'He's got material': Seth Meyers mocks Trump for ‘writing comedy bits’ tailored for a prison audience

'He's already got material': Seth Meyers mocks Donald Trump for ‘writing comedy bits’ tailored for a prison audience
In his recent 'A Closer Look' segment, Seth Meyers playfully envisions Donald Trump's potential stand-up career behind bars (Late Night with Seth Meyers/ YouTube)

LOS ANGELES, CALIFORNIA: In his recent 'A Closer Look' segment on 'Late Night with Seth Meyers', Seth Meyers didn't just mock Ron DeSantis for dropping out of the presidential race; he turned his attention to Donald Trump's potential future as a stand-up comedian in prison.

As Trump faces scrutiny for alleged crimes, Meyers humorously speculates that Trump's post-conviction career could involve entertaining fellow inmates with quirky anecdotes about B-list celebrities from the '80s and comedy routines featuring malfunctioning toilets and rocket-loving tycoons.

Meyers imagines Trump's comedy stint behind bars

The NBC host playfully highlights an October clip in which Trump complained about mobster Al Capone's single indictment, presenting the idea that Trump is crafting his comedy bits specifically for a prison audience.

Meyers even takes on Trump's voice, imagining how the former president might weave tales of prison hierarchy with tax evasion jokes.

"If Trump ever does get convicted of a crime, at least he'll crush at the prison talent show. He's already got material that will kill with an audience of white-collar criminals."

This humorous take on Trump's potential popularity in a prison talent show adds a whimsical twist to the serious legal challenges the former president faces.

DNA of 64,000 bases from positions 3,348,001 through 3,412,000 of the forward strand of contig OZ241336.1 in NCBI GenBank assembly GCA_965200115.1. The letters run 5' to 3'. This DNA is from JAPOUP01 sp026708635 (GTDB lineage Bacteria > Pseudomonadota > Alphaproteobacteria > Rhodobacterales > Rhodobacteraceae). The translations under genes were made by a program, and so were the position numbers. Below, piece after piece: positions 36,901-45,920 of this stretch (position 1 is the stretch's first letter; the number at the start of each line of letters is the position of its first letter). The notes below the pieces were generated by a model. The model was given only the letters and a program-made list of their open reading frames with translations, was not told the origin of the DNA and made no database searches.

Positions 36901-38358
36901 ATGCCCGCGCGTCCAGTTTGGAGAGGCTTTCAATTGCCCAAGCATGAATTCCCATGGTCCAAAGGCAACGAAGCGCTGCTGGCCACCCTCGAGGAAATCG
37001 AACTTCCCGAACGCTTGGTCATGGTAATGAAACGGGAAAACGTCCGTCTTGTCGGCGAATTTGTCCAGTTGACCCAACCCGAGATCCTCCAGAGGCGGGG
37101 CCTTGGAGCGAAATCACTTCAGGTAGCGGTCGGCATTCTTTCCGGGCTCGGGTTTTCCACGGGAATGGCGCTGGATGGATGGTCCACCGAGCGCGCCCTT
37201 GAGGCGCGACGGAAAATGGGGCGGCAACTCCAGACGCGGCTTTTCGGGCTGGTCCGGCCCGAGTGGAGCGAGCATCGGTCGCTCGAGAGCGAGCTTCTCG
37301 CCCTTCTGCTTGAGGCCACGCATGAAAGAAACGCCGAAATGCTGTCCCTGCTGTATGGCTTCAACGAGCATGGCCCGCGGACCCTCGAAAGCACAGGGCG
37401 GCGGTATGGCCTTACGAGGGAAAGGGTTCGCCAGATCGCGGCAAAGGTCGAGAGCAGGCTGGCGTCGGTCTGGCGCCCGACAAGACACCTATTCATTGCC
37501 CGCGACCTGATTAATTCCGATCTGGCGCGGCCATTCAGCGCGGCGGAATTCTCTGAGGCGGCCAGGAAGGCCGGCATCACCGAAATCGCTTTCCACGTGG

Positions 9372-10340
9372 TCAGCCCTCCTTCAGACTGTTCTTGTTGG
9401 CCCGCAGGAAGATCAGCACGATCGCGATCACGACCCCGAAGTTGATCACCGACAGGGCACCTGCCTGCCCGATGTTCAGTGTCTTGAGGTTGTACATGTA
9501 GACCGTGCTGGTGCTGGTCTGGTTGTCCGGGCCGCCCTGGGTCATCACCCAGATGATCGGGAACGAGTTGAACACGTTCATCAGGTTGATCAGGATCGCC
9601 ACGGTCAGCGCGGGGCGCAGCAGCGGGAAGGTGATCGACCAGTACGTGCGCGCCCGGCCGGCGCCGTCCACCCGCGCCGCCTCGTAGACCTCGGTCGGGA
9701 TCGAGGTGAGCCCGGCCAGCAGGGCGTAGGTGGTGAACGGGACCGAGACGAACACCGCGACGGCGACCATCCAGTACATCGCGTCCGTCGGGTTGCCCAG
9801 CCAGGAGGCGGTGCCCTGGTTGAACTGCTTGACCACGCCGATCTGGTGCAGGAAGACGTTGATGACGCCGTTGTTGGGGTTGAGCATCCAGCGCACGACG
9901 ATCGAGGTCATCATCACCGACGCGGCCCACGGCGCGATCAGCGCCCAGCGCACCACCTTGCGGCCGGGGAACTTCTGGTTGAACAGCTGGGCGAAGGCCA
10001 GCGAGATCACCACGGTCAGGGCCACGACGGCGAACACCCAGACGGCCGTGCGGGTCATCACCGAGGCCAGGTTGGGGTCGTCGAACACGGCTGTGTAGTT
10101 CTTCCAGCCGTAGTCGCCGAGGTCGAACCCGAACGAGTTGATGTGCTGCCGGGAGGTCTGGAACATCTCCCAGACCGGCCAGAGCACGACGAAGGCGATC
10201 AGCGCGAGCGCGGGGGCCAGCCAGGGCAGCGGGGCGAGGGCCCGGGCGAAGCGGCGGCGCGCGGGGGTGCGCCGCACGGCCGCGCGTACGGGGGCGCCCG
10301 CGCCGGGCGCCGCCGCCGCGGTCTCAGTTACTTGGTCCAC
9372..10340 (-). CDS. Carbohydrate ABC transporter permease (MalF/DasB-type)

Meyers unleashes Trump's stand-up persona

Meyers doesn't stop there, he delves into Trump's commentary on notorious mobster Al Capone, who, according to Trump, was only indicted once despite his fearsome reputation.

Meyers, adopting a Trump voice, envisions the former president creating comedy bits tailored for a prison audience, saying, "It's like Trump is writing his comedy bits for a prison audience."

The segment reaches its comedic peak as Meyers, still in his Trump persona, jests about the hierarchy of crimes in prison.

"You know, they got Al Capone on tax evasion. That's a crime that puts you pretty low on the prison pecking order. There's only one thing lower than tax evasion -- hiding classified documents in the bathroom. This guy knows what I'm talking about."


Meyers' satire cleverly weaves together Trump's alleged legal troubles, his humorous musings, and the idea of a prison talent show.

As the laughter from the audience reverberates, Meyers continues to blend astute political commentary with his signature humor, providing viewers with a comical yet insightful take on the unfolding saga of Trump's post-presidential life.

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